Kohli moves to within point of Smith in Test rankings
Indian captain Virat Kohli’s brilliant 254* has moved him to within just a solitary point of Australian superstar Steve Smith in the ICC Test Batting Rankings. The two, who sit on 937 and 936 points, share a comfortable lead over third placed Kane Williamson, who has 878 points and is in turn significantly ahead of fourth placed Cheteshwar Pujara, at 817.
The move comes after a famous innings at Pune in the second Test of India’s current series against South Africa. After putting together a 20 and an undefeated 31 in the first Test, Kohli entered the first innings at Pune with his team sitting comfortably at 2/163. He proceeded to hang around for another 106 overs, compiling 254 runs off just 336 balls and finishing not out in what was an enormous boost to the already incredible career statistics he boasts.
The score was the highest ever for a man who, still a few days short of 31 years old, has already accumulated 7054 runs at an average of over 55. Prior to the innings, Kohli had surpassed 200 on six occasions – all of which, incredibly, came in 2016 and 2017 – but never had he passed 243 until Pune.
Kohli will have a chance to reclaim the number one spot in the rankings, which Smith took only a few Tests to win back following his 12 month suspension after a brilliant Ashes series, in the third Test in Ranchi. Smith won’t have a chance to return serve and improve his ranking until the end of November, when Australia’s summer of cricket begins with a two Test series against Pakistan.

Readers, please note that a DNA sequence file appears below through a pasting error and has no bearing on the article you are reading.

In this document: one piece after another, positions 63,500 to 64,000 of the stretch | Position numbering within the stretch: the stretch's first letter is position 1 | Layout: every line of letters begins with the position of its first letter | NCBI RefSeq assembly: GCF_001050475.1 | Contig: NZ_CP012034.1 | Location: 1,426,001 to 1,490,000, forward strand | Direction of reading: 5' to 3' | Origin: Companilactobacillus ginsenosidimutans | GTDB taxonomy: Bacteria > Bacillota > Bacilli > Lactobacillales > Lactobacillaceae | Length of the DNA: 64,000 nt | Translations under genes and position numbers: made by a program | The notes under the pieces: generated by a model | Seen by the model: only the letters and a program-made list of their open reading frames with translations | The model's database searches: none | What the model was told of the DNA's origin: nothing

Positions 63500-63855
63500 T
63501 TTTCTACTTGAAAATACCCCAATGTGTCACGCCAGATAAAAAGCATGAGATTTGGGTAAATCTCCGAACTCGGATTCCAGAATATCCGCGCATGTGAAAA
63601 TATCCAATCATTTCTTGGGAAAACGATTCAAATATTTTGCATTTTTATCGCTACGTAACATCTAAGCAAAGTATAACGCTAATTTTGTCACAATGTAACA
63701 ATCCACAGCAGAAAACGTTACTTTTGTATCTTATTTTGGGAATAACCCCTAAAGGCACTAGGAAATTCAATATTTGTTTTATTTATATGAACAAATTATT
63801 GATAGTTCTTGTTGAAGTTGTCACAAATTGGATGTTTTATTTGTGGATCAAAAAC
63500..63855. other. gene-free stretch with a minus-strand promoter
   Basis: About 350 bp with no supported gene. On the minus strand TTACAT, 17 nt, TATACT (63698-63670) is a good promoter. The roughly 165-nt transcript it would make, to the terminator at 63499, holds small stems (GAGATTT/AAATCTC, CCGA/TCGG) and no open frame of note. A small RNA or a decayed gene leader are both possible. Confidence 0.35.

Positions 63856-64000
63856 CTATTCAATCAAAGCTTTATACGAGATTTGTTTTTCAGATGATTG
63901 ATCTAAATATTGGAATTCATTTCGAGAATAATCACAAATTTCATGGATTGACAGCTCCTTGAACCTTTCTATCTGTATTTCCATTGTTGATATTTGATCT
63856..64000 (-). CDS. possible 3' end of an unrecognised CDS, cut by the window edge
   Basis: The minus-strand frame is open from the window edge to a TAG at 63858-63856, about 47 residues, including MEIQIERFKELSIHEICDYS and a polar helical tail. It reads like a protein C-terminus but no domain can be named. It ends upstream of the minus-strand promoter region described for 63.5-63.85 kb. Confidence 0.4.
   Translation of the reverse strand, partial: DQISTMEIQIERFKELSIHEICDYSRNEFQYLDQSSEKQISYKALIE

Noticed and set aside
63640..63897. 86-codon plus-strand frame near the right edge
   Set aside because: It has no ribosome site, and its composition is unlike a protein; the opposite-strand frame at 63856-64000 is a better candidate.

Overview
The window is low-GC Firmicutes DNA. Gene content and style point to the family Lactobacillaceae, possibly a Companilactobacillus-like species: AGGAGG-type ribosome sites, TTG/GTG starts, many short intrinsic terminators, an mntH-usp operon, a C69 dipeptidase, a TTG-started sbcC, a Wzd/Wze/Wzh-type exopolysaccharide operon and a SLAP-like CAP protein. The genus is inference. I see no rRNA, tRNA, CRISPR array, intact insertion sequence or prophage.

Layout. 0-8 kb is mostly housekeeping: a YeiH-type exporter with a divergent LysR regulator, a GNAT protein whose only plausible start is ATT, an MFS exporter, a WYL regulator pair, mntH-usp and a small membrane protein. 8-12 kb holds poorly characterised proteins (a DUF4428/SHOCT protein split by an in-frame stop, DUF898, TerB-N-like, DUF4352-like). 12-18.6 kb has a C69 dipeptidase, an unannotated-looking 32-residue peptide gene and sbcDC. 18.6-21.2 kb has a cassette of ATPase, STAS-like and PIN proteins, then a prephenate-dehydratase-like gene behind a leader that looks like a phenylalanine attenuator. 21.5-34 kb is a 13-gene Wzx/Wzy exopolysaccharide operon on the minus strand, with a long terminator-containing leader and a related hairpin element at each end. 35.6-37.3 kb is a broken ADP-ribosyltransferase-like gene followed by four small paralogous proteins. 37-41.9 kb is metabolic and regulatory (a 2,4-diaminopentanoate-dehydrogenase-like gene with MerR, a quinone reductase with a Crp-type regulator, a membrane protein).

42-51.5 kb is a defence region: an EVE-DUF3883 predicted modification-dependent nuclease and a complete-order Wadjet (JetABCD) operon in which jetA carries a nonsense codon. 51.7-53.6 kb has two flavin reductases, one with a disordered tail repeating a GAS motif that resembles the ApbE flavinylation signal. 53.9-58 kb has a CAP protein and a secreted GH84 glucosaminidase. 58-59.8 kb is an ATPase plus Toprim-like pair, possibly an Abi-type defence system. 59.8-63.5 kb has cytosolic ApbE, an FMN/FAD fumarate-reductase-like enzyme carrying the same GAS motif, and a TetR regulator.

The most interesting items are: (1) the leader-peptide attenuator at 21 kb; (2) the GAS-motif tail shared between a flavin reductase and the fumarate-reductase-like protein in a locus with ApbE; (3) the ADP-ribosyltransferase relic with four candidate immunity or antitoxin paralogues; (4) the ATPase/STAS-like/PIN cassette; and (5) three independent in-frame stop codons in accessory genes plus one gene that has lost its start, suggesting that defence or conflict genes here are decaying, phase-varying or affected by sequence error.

The race for the number one ranking in the world might not be one that player’s concern themselves enormously with, but the see-sawing battle for the spot which Smith and Kohli are in the midst of is indicative of their extraordinary comparative feats. The two were born within a year of one another and have been the two best batsmen in the world for a long time, and as their respective careers progress they have each been etching their names into the history books as two of the best to ever play the game.
Indeed, Kohli has only AB de Villiers as a peer in the two shortest formats of the game, while Smith is putting together a career which could easily end up seeing him regarded as the best since Bradman. In another era Kane Williamson could easily be the best batsmen in the game, but instead he is forced down the podium by the ineffable dominance of these two extraordinary players.
At just 30 years of age, neither Kohli or Smith looks likely to slow down any time soon. Though Smith missed a year with suspension, they have both already put together career numbers which would see them regarded as two of the greats even if they retired tomorrow. As it is, however, the two are likely to remain at the top of their respective games for close to another half a decade, barring injury or any other surprising occurrences. It’s convenient – given how difficult it is to separate the two as players and our, as a sporting world, obsession with doing just that – that Kohli is so dominant in the shorter form of the game and Smith, at least according to the numbers, probably has the wood in the longer form, as it allows us a way to give them each their respective dues in ranking them. Regardless, however, of how you choose to rank them yourselves, it seems likely that we’re in for many more years of watching them compete for supremacy at the top of the world batting rankings, so strap yourselves in.